Autocorrect blase to blasé

In Word, and nearly most other word processors, with a default US keyboard, it’s harder to type “blasé” and other words with accented characters.

I’ve been able to tickle some dictionary additions to substitute other words, but for some reason for blasé I have to literally copy and paste from Word. This is disruptive to a flow state for writing my novel.

I think it’s a general problem. What’s weird is I’m not sure blase is actually a word, but the Scrivener dictionary seems to think while blasé is a proper word, it doesn’t suggest it if I type blase.


Oddly, if I check the Scrivener dictionary, it thinks blase is a word:

Word just does an auto-correct.

Can we get this fixed somehow in the default dictionary or in some kind of automated auto-correct table?

I was able to add an auto-correction, but the auto-correct kind of freaks me out as it’s literally substitution, not a word substitution. I can’t thing of any words with blase as a substring, but I have a bad feeling there are …

Ok, that was a lot for a fairly uncommon word. Just thinking of the larger issue.

== John ==

I just tried with a few dictionaries, and for those of which that reported a misspell, I had no issue adding it to my personal word list. (Learn spelling)

It would help if you’d clarify your platform. I am running under Windows.

Blasé is indeed a word. (It’s French. Just like déjà-vu.) It means: one who lacks enthusiasm.

Whenever I have issues adding words because of an accent or a curved single quote mark, I have Scrivener learn the word off of the synopsis panel, where the formatting is basic.

I don’t know the situation with Mac Scrivener, but if you’re on Windows–

The Spellcheck dictionary is a different dictionary than the one found at Edit > Writing Tools > Dictionary.

Edit > Writing Tools > Dictionary is the WordNet Dictionary, which L&L probably licenses.

The Spellcheck dictionary is a separate file in Hunspell format. If you like, you can download and install a more robust Spellcheck dictionary then the default provides, instructions here. (That thread is in regards to the v3 beta, but still applies to the production version of v3.)

That doesn’t solve your problem, but now you know about the differences. :nerd_face:


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Of course, but blase is not and Scrivener won’t suggest blasé. So you have to go into a real word processor, type blase, have Word change it to blasé, and then paste blasé back into Scrivener.

That’s a horrible use case.

@JimRac Ah, thanks! I’ll check that out.

== John ==

I gave you the solution.
(One that works under Windows.)

Else, if your issue is not with teaching the word to Scrivener, use the character map once and add the word to your personal word list.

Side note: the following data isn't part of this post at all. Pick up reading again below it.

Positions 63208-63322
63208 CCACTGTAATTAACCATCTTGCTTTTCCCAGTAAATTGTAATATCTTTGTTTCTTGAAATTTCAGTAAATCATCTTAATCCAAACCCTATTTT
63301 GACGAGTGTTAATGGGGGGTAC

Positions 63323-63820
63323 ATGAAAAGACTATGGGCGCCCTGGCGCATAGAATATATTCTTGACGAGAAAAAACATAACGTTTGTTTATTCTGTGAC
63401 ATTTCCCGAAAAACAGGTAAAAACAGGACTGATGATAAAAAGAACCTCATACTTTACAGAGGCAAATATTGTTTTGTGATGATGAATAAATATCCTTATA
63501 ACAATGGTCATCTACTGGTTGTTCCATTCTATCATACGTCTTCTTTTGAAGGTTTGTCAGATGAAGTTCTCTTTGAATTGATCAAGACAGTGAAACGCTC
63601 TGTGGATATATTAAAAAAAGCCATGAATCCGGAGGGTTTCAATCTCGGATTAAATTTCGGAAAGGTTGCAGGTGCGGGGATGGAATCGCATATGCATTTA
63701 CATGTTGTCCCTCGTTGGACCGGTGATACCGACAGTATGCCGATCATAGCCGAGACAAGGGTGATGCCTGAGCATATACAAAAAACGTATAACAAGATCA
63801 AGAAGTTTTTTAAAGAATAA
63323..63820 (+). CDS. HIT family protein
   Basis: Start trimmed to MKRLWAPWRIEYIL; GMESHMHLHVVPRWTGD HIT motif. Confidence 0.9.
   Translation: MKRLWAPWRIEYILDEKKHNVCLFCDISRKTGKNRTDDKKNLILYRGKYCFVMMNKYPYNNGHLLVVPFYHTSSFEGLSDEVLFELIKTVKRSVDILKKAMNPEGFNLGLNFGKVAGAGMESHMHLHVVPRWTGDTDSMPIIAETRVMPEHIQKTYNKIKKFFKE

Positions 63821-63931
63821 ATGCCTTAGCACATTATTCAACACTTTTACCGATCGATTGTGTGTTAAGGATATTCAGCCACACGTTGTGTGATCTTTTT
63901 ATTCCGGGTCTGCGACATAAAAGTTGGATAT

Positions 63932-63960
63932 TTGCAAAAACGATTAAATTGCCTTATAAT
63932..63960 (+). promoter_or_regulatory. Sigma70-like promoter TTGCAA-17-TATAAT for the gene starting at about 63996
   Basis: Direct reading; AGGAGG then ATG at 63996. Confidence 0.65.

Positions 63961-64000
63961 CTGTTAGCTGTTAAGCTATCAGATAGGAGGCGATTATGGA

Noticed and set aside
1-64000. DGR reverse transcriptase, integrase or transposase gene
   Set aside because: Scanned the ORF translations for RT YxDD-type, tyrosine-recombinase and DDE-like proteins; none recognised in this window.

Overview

I am pretty sure Scrivener is right, that’s not a word…





[EDIT] I just tried with blasé, for good measure, and I can’t get it in. I think I see what you mean.
It looks as though it is the dictionary setting that won’t let the accent (é) through.

[EDIT 2] I think that the only thing preventing it from being part of the offered spelling alternatives is that in the specific case of this one word, the list is too long.
I can get words in é to show up otherwise, no problem.

You could just type blase and later use auto-replace. Or set it up for auto-complete.

Or teach Scrivener bblasé (2 b’s) and fix it afterwards.

If you use words like that a lot, meaning you often need é, you could set a substitution, too:

So you’d type blaseee and get blasé.


Yup, that’s what I did, but I’m more concerned for the larger case.

Thanks for noticing the problem, I appreciate it.

In general, the auto-correct seems terrible. If you drop a letter, the words it suggests are WAY off, but I’ve noticed Word tends to be incorrect as well. That’s not this issue though, it’s that blasé is in the dictionary but doesn’t get suggested. Something makes Scrivener think the other spellings - which we all think are much worse - are closer than the actual simple substitution of the accented character.

Still - word automatically handles blase to blasé, no muss no fuss. Nothing extra needed. blasé, is, after all, a valid English word (or at least in common enough use it seems English), even if it descends from French. That ease of use is what we should strive for.

I think built in autocorrect should first check for similar letters, but with accent marks. Then do it’s regular check.

== John ==